- Written by Art Dlugach
- Published Jun. 2, 2016
I have written a bunch of stories on the Baylor football Bears, and I have really enjoyed their success—2010-2015. They won two Big 12 titles in that span, played in six consecutive bowls and won three. Baylor’s finest half-dozen-year stretch in its history.
The victories made for good reading and writing—for me—I graduated from BU in 1965.
I would get—and deservedly so—a D- if I failed to address what is happening now in Waco.
It is beyond disgraceful. One sexual-assault charge after another against Bears’ football players. There can be one flimsy defense: the players are innocent until proven guilty. Does that mean the school (and the NCAA) should wait a couple of years until their trials are over to take action? I say no.
Art Briles, the highly regarded, highly likeable head coach, should quit or be fired. I have no line-in-the-sand opinion on Athletic Director Ian McCaw nor President Ken Starr.
The NCAA should place Baylor on three years’ probation, which, of course, would mean no bowl games. Also limit the Bears’ scholarships.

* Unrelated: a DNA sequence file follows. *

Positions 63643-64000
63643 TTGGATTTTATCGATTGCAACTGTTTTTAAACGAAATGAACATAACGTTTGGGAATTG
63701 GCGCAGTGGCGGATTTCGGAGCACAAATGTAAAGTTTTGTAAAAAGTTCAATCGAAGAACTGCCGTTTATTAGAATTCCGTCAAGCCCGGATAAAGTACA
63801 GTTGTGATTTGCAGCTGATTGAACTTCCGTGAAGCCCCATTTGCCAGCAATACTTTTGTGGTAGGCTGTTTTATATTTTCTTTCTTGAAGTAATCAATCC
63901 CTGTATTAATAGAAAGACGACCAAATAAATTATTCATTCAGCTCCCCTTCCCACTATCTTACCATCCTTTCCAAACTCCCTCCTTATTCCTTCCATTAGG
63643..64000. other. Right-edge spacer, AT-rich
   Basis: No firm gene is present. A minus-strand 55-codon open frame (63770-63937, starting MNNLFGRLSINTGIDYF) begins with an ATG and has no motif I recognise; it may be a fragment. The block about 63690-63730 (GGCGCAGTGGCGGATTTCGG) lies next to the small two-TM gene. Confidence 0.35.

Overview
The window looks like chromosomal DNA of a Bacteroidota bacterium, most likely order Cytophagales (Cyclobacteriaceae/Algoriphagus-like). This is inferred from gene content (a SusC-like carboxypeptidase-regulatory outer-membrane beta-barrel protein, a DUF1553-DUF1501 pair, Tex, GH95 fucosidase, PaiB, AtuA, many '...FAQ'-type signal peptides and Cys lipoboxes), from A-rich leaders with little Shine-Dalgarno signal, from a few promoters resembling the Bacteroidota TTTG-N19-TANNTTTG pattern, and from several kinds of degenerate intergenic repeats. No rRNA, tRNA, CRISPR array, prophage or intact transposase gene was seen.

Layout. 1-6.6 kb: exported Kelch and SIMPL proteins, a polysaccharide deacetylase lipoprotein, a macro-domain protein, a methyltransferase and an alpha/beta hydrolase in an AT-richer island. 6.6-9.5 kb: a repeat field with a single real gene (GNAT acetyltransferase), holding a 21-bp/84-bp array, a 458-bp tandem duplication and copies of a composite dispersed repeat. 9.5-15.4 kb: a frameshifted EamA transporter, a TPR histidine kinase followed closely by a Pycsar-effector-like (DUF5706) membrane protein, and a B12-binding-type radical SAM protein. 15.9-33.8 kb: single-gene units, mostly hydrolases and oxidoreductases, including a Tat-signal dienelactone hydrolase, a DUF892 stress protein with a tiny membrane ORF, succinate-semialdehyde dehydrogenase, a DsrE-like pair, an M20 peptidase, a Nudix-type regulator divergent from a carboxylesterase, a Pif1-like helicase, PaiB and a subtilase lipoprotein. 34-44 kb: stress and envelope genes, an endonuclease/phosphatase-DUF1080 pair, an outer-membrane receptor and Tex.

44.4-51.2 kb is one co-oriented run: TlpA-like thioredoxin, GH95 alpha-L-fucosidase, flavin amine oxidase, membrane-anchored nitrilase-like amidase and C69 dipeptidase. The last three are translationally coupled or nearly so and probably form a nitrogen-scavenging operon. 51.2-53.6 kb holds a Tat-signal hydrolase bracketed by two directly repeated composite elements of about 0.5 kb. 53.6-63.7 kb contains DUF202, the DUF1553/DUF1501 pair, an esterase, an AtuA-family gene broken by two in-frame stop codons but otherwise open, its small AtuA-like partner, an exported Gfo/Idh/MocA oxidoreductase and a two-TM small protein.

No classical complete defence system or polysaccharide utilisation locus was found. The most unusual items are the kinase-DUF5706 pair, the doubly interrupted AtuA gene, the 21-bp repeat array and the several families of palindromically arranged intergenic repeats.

Please, please don’t try to make me feel better by saying it happens at other schools. Totally irrelevant. Baylor—a proud Baptist institution—has been caught, with the evidence painfully overwhelming. It should serve its time.
Losing a few, or more than a few, football games; a drop in attendance; and erasing the pride in the new stadium and great campus atmosphere, will be unfortunate, but what has happened far outweighs—negatively—the result on a scoreboard above a gridiron.
Some good can come of this: maybe younger football players will learn from the terrible mistakes of the guilty parties. Maybe coaches and teammates will be reminded of the importance of knowing more about the players who seem to be heading for trouble—a close watch is mandatory. Less tolerance has to be the norm.
The actions of the players accused of sexual assault are far worse and much more serious than the joy of hoisting a bowl trophy.
The football team in Green and Gold has lost for many years, and we all survived. We’ll survive defeat again, but we cannot survive—as a school—if these horrific actions don’t cease.
There are numerous other sports at Baylor and thousands of wonderful students and athletes. Their predecessors are glad they are there, and we hope they will carry the torch on a long journey toward a healthy soul.